Daily Dupaco

Monday, June 23, 2014

Mobile users become target of new malware

Mobile banking has remained virtually unscathed by cyber-attacks. That is, until recently.

Svpeng, a type of malware targeting mobile devices, has made its way to the United States, posing the first real threat to mobile banking users.Steve Ervolino on malware

“Until this point, there hadn’t been any serious mobile-attacking Trojans. But this one is well established, and it’s real,” says Steve Ervolino, senior vice president of information services at Dupaco. “It has the ability to capture banking information, and it can now actually lock your phone and ask for a ransom to unlock your phone.”
 
What it is
The malware, first detected last year, breaks into devices through links included in text messages. Once Svpeng is in a device, it looks for specific mobile baking apps from major financial institutions, including USAA, Citigroup, American Express, Wells Fargo, Bank of America, TD Bank, JPMorgan Chase, BB&T and Regions Bank, according to a story by American Banker.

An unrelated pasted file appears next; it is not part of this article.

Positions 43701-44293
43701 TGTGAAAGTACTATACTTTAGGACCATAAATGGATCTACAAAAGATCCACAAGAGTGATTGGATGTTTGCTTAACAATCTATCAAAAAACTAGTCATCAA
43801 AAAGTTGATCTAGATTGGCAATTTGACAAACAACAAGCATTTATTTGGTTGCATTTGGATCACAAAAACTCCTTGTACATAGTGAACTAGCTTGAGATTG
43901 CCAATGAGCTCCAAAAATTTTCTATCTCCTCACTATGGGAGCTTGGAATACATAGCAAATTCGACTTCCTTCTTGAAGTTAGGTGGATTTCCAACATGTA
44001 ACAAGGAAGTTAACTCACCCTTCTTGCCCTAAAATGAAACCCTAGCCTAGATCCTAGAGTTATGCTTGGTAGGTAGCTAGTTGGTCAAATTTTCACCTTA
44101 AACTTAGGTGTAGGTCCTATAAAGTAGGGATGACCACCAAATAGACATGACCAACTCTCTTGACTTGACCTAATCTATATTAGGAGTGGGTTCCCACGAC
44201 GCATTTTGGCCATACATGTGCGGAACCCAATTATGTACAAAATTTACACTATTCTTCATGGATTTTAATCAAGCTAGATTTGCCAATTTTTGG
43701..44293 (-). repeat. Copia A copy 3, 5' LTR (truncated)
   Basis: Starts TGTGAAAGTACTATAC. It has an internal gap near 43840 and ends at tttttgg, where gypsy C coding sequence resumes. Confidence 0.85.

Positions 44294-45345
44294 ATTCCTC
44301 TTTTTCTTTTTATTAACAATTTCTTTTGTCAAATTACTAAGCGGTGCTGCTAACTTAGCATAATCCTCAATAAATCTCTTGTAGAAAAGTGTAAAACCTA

“It currently is only targeting people that have major bank apps on their phone and is currently only targeting Android phones. But that’s sure to change,” Ervolino says. “Hackers are using it as a platform to develop new variants that can do more.”

Dupaco’s Shine Mobile Banking remains a safe, secure environment as long as your device isn’t malware-infected.
 
What you should do
The evolving malware now has the ability to lock the phone and demand money to unlock it. Personally, Ervolino says he would not pay the ransom.

“With the CryptoLocker virus, there were a lot of reports that even if you paid the money, they would not unlock your computer,” he says. “I wouldn’t trust that paying the ransom would get you anything.”

If your device becomes infected with the malware, take it to your mobile provider and ask them to reset your phone, Ervolino advises. That will restore your mobile device to its factory settings.

“You are certainly going to lose all data that’s on your phone when that happens,” Ervolino says. “But I don’t keep data on my phone that is indispensable to me. People should think about their phone as a convenient tool, not a place to keep important information.”

Beyond that, Ervolino advises to change the passwords on any accounts you’ve accessed from your phone. And monitor all of your financial accounts closely for suspicious activity.

Learn how to protect your mobile device and keep your personal information safe.


By Emily Kittle


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